The cutoff/part-off tool is one major tool that about every performance turning shop focuses on to attempt budget savings. The tool is used in almost every setup (except where a saw might be used for part off) and is often subject to the most abuse or is made to do double duty, such as chamfer and part off. Additionally, the part-off/cutoff tool can be subject to some of the most extreme cutting pressures depending on the application. To maintain insert repeatability in Swiss jobs, most true Swiss-type part-off inserts are peripherally ground and have keen edges all around.

Some applications simply do not require this level of workmanship. To combat some of the more rigorous tasks while reducing the per-piece cost, new carbide grades that combine the best of a true Swiss-type tool with aspects of a robust heavy duty part-off tool have been introduced. New insert manufacturing technology can provide near-net carbide inserts, complete with integrated chip control and robust corner radii while still maintaining accurate edge location. This new technology results in optimally tuned cutoff tools that are inexpensive, while being robust enough to withstand heavy duty work and aggressive cutting speeds. When paired with optimal coating technology for the material being worked, it is a proven route to increase productivity in an enormous way.

Not Your Father’s Drills and End Mills

While on the subject of finely tuning a specific tool for the application, the best kept secrets are the great strides that have been achieved for the reliable twist drill and end mill. This is an area of tooling that many shop owners don’t necessarily consider exploring, as twist drills and end mills are a common and almost pedestrian tool when compared with something far more specialized, such as a thread whirling cutter or rotary broach.

So why use any basic tool when expert level tooling finely aimed at specific applications could lower costs? One answer might be because they’re expensive tools, which is correct, but here is where we talk price versus cost. An extra investment up front can deliver huge rewards at the end of the job. An expert geometry tool prevents downtime from tangled chips and broken edges and provides faster speeds and feeds than a generic tool in a given specialty application. All of these factors add up quickly in the form of better quality, fewer scrapped parts and less time wasted changing broken tools.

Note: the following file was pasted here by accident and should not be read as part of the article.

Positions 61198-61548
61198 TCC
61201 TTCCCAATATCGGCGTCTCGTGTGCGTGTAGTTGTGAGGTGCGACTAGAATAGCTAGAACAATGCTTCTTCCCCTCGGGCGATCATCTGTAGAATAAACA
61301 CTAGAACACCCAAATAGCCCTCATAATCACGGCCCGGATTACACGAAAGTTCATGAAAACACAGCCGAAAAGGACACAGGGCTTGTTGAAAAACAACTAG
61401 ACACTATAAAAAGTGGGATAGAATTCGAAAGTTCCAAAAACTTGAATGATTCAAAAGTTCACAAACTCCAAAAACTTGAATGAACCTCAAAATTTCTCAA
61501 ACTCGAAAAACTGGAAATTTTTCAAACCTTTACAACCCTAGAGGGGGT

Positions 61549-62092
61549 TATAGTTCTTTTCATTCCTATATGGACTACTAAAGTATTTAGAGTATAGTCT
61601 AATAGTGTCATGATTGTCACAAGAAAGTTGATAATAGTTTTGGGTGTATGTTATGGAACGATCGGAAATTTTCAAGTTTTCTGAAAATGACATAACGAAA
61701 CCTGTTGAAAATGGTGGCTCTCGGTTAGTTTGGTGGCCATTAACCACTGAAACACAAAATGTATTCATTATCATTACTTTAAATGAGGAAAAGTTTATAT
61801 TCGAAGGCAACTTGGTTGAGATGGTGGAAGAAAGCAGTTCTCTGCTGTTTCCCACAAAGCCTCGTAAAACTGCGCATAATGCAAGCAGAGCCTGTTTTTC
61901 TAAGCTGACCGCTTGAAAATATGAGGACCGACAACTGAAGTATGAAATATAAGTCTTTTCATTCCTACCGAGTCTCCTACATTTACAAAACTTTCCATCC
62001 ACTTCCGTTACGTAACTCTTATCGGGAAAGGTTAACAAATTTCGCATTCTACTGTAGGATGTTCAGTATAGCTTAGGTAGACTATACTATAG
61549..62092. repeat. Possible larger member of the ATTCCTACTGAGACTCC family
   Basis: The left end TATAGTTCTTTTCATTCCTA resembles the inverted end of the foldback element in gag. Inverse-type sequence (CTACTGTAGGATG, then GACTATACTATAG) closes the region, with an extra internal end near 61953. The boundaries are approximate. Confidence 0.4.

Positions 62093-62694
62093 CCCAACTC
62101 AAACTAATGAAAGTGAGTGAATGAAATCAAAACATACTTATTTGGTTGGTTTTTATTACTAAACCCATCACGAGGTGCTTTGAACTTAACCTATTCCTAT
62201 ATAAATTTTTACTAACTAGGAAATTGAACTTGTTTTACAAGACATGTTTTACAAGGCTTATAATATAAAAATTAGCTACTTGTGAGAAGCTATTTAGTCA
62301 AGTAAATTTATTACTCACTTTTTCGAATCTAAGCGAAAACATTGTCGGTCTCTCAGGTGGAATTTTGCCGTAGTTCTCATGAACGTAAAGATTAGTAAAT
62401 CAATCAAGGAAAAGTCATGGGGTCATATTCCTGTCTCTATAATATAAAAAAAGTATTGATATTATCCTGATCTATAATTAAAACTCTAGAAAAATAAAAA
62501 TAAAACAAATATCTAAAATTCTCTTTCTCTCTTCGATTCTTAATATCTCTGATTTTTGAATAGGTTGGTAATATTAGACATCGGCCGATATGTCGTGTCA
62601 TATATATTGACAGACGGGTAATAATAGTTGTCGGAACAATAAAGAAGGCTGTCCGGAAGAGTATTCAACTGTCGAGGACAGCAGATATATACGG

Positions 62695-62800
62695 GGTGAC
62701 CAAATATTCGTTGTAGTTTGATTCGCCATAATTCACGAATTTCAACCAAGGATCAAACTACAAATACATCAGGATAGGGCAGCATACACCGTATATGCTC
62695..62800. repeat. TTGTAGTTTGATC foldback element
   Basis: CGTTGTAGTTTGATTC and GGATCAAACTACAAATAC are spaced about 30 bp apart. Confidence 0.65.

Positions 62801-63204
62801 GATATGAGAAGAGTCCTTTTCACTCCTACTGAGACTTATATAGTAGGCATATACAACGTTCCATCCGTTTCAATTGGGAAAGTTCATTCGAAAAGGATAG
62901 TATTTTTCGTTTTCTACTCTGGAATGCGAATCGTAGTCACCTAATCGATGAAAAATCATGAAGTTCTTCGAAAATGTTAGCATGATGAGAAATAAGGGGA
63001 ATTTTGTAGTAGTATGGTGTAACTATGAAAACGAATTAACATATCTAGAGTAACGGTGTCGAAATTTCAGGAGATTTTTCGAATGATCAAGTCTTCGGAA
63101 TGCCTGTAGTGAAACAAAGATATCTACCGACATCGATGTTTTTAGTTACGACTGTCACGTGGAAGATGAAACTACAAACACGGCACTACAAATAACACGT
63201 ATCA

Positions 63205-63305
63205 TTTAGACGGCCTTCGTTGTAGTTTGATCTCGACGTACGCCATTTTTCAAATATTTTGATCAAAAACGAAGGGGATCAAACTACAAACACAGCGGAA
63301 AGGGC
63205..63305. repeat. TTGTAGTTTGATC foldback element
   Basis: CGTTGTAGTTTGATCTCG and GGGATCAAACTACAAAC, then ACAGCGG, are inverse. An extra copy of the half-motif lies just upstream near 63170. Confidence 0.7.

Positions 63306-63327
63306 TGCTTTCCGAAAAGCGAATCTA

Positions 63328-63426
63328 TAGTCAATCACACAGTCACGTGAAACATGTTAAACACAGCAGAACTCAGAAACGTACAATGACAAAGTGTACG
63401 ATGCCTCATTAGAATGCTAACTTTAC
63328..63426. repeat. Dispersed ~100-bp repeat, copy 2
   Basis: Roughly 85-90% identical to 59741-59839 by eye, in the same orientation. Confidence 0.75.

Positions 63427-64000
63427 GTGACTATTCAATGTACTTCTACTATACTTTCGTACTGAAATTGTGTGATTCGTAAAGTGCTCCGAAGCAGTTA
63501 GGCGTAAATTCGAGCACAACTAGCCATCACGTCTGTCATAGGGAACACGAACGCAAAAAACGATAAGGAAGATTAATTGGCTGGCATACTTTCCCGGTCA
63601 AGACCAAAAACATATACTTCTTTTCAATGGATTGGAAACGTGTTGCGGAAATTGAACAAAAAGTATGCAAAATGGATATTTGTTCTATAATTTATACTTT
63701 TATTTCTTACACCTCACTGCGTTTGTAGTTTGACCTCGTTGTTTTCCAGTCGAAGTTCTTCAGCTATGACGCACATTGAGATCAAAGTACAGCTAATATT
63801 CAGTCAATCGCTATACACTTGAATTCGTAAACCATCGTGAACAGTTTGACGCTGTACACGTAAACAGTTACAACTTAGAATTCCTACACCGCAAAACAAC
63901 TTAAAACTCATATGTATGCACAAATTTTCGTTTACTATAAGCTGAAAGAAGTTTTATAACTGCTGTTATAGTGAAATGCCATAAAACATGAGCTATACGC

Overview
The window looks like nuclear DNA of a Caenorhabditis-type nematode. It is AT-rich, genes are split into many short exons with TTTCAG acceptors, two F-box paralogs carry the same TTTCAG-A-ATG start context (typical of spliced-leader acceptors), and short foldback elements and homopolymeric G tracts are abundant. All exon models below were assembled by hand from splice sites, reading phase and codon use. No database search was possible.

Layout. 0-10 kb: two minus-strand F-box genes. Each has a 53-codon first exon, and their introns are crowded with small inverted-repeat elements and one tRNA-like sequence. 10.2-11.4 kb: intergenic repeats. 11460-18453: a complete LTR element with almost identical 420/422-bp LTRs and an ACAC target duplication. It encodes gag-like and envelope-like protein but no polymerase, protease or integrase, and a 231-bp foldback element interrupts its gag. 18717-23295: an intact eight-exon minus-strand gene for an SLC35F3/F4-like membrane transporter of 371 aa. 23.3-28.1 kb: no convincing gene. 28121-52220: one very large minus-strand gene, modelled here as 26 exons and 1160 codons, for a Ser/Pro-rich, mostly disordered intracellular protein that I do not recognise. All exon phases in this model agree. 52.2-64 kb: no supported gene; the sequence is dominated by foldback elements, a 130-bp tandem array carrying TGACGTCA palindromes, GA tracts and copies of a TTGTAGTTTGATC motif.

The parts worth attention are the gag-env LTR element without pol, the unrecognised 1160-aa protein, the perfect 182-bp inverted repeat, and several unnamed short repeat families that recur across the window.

In some extreme cases, other materials are being considered for tool making. Have you ever used a micro end mill ground from super-hard white ceramic? This new tooling composition is a revolutionary method being developed to machine nonferrous materials. Initially devised for the reliable long-term production machining of pesky non-leaded brass, other nonferrous applications for this relatively new type of tool are currently being explored.

The major advantage of switching to a ceramic tool is there is almost no wear on the cutting edges when the material application, toolholding and machine tool used is ideal. Because ceramic is exceptionally hard, vibrations and rigidity of the machine tool need to be considered to make the most out of this cutting tool technology.

Make Mine Quick Change

The recurring theme of “better and faster” is a driving force across the spectrum of cutting tools. Boring operations are an often-overlooked place of improvement. These days, there are large numbers of boring tools being touted as “quick-change” and are highly repeatable as far as positioning goes. Generally, these types of tools can be for more than boring. They are complete ID working tool systems for accomplishing virtually any kind of internal work on the ID of a workpiece.

Usually, these kinds of systems employ some form of holder that performs two functions. First, it orients the cutting tool, both axially and radially, automatically providing guaranteed on-center cutting for optimal chip control, finish and tool life. Second, it provides some method of rigid clamping either via set screws or another method.

Most quick-change boring systems work in conjunction with a tool shank that accurately mates to the holder. Some use additional tools such as a locking key or a hand wrench for clamping the boring tool, where some simply require tightening by hand. The hand tightened variety tends to be one of the best since it almost eliminates distortion of the toolholder from an overtightening by an overzealous machine operator. Regardless, the type of quick-change tooling can make anyone’s job on the shop floor that much easier when setting up a job requiring a very small boring tool.

‘That’s How We’ve Always Done It’

Many of us are so busy with the daily grind that sometimes we fail to stop and evaluate the exciting new technology that can ramp up our productivity. The worst thing that can be said is, “That’s how we have always done it.” That mindset can doom growth and leave a shop missing the many benefits of today’s ever-developing new technology. You’ve invested a lot of time, money and energy in building your business. You have selected your parts machining specialty and combined it with the highest performing machines for the jobs. You have employed and trained the most talented people you could find.

Don’t stop there. Tap the world of tooling technology. That’s where new innovations open new doors. Make sure the tools making your chips are the best you can get because you shouldn’t put cheap tires on a Corvette.   

— Genevieve Swiss Industries, Inc.